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Affective responses to qigong exercise: a pilot study
Örebro University, School of Health and Medical Sciences. (RISPA)
Stockholms universitet.
Örebro University, School of Health and Medical Sciences.
(English)Manuscript (preprint) (Other academic)
Abstract [en]

Physical exercise is frequently associated with positive affective responses – at least more intense exercise; the impact of low-intensity exercise is less researched. The exercise-affect relationship was therefore studied in a group performing low-intensity Qigong exercise through pre-, during, and post-assessments using a modified version of the short Swedish Core Affect Scale complemented with open-ended questions. The results show a shift during exercise toward increased pleasant activated and deactivated affect in the group of 46 women who regularly practice Qigong. Inter-individual responses display positive affective responses, which also increase as the bout proceeds for the majority of exercisers. The results suggest that low-intensity Qigong exercise also produces positive psychological effects of a magnitude similar to what is commonly associated with more intense forms of exercise. These findings have practical implications for the enhancement of positive affect and subjective well-being, not least in groups unable to perform more intense forms of exercise. 2

National Category
Social Work
Research subject
Sports Science
Identifiers
URN: urn:nbn:se:oru:diva-6663OAI: oai:DiVA.org:oru-6663DiVA, id: diva2:216316
Available from: 2009-05-07 Created: 2009-05-07 Last updated: 2017-10-18Bibliographically approved
In thesis
1. Qigong: acute affective responses in a group of regular exercisers
Open this publication in new window or tab >>Qigong: acute affective responses in a group of regular exercisers
2009 (English)Doctoral thesis, comprehensive summary (Other academic)
Abstract [en]

Qigong is a Chinese mind-body therapy that aims to, through the use of movements, relaxed breathing and relaxation/meditation, create a healthy flow of life force, qi, in the body, and consequently improve health. A growing number of Qigong studies report beneficial effects on health and well-being. However, little attention has fo-cused on the acute affective responses that accompany single sessions of Qigong ex-ercise. The aim of the present thesis was therefore to study affective reactions to Qigong exercise. In Study I, the effects of Qigong exercise on mood and anxiety were compared to a control group. Results showed partial support for the superiority of Qigong exercise compared to controls. In Study II, different lengths of session time were compared, resulting in similar affective benefits for the 30 and 60-minute ses-sions. In Study III, affective responses were also assessed during the session, using mean scores and individual responses. Results showed an increase toward greater Activated and Deactivated Pleasantness during the session, with the greatest changes at the end of the bout. The majority of individuals reported increased Pleasantness during the Qigong session. Expectations of positive outcomes were significantly as-sociated with only few affective responses. Responses to open-ended questions of af-fective experiences displayed affective reactions mostly toward greater Deactivated Pleasantness. This thesis contributes to a greater understanding of the limited area of Qigong-related affective responses. For the exercisers, Qigong is associated with a greater momentary emotional state. However, due to the highly select group of regu-lar Qigong exercisers, generalizing the results outside the sample population is lim-ited. Theories on active mechanisms in the Qigong-affect relationship, and results from studies of affective responses to similar activities, suggest that other groups of people would also benefit affectively from Qigong exercise. Given the many benefits of positive affect, Qigong exercise may also pose great promises for the enhancement of other areas related to health and well-being. This calls for additional studies.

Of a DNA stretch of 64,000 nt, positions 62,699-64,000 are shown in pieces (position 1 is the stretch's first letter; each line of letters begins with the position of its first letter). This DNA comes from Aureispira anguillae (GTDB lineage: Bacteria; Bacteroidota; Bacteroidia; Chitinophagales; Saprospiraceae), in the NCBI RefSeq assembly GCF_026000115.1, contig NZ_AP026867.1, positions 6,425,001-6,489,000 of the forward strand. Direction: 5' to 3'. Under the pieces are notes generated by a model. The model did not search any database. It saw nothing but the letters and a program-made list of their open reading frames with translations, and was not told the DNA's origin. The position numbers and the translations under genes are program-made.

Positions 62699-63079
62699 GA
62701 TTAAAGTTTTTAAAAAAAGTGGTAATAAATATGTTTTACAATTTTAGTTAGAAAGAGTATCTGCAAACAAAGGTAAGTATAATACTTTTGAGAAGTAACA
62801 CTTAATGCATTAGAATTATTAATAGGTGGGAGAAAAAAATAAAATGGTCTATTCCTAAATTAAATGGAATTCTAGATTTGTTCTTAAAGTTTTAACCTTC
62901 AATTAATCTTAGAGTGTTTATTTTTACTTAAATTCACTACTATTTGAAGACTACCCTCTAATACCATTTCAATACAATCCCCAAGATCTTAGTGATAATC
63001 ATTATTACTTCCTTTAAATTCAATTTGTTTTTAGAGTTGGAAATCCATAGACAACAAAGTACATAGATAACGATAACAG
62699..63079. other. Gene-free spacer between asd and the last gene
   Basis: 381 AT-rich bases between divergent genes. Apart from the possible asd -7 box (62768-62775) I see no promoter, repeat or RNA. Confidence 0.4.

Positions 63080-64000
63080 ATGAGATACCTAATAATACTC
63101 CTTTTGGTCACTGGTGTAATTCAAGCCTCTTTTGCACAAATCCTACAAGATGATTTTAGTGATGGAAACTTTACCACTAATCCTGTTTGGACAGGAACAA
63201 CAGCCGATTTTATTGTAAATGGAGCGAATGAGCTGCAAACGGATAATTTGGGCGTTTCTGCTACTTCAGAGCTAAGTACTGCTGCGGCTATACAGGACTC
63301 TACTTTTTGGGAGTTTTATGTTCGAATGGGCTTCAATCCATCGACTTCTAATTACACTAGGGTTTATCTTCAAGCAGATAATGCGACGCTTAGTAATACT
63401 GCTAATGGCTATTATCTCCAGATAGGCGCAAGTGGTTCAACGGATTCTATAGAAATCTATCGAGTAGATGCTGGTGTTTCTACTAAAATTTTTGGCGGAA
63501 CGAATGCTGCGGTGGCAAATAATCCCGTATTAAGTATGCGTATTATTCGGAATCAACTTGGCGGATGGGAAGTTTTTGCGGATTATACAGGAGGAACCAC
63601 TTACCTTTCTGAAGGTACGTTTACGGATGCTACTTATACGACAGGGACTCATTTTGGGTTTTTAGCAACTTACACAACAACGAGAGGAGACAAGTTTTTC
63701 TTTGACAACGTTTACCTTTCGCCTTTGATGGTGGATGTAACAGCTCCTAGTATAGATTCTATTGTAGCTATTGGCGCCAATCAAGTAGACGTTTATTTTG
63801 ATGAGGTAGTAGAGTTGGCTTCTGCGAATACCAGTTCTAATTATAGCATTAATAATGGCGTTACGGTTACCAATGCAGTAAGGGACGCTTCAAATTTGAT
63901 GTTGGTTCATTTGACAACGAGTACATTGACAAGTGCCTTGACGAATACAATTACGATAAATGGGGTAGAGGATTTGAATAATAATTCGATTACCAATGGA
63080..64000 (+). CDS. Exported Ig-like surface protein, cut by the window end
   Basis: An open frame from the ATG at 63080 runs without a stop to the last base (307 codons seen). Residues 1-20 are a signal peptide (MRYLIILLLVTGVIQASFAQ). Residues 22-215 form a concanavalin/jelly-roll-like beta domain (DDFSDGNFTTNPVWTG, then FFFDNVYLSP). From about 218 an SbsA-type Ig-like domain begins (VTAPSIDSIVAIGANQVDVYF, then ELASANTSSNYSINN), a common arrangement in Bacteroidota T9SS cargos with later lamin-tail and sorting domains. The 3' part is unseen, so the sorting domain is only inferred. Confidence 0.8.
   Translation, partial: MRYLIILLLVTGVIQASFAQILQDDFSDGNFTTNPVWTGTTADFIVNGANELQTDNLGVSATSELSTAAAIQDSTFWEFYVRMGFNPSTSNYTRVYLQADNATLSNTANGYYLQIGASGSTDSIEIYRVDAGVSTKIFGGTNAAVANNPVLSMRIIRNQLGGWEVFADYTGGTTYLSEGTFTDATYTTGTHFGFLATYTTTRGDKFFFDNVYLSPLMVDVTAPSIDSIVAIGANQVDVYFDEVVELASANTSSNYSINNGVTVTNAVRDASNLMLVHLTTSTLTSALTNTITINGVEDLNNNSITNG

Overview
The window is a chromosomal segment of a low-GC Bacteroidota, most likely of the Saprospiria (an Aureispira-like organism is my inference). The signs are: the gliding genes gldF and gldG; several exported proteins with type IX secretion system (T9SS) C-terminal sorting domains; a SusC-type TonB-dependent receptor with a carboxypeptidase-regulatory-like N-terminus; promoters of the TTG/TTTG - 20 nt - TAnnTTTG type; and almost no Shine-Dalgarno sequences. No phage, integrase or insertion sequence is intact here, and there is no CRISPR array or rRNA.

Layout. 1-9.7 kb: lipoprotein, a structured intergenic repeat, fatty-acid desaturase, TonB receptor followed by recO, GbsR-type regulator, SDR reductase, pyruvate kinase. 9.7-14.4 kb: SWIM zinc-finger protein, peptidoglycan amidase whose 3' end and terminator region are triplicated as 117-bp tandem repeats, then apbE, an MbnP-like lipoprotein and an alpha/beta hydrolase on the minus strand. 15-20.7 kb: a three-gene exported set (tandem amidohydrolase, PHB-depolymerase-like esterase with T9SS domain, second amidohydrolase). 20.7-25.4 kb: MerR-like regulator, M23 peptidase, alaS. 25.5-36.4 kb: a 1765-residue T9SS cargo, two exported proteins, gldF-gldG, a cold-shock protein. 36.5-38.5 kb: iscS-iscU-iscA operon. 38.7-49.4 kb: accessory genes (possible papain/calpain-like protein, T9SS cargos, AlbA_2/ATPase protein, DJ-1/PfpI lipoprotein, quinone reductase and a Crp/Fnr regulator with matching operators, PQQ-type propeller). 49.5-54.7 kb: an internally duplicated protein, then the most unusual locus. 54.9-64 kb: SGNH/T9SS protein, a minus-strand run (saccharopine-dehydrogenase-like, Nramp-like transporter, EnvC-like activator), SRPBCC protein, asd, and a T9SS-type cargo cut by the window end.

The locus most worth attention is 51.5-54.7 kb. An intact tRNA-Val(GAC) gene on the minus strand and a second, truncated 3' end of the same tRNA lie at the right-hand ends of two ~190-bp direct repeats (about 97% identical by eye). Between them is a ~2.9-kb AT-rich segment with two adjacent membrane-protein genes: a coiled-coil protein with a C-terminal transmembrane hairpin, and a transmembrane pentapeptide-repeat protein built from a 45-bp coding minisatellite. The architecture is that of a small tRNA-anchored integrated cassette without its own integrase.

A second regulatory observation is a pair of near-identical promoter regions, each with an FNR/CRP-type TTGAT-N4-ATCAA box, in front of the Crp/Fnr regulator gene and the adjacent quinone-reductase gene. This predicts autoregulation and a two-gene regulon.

Place, publisher, year, edition, pages
Örebro: Örebro universitet, 2009. p. 129
Series
Örebro Studies in Sport Sciences, ISSN 1654-7535 ; 4
Keyword
qigong, affective responses, mind-body therapy, low-intensive physical activity, affect regulation
National Category
Social Work
Research subject
Sports Science
Identifiers
urn:nbn:se:oru:diva-6664 (URN)978-91-7668-665-2 (ISBN)
Public defence
2009-05-29, HSG, Örebro universitet, Hälsoakademin, 701 82 Örebro, 10:00 (Swedish)
Opponent
Supervisors
Available from: 2009-06-17 Created: 2009-05-07 Last updated: 2017-10-18Bibliographically approved

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Johansson, MattiasHertting, Anna

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CiteExportLink to record
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Citation style
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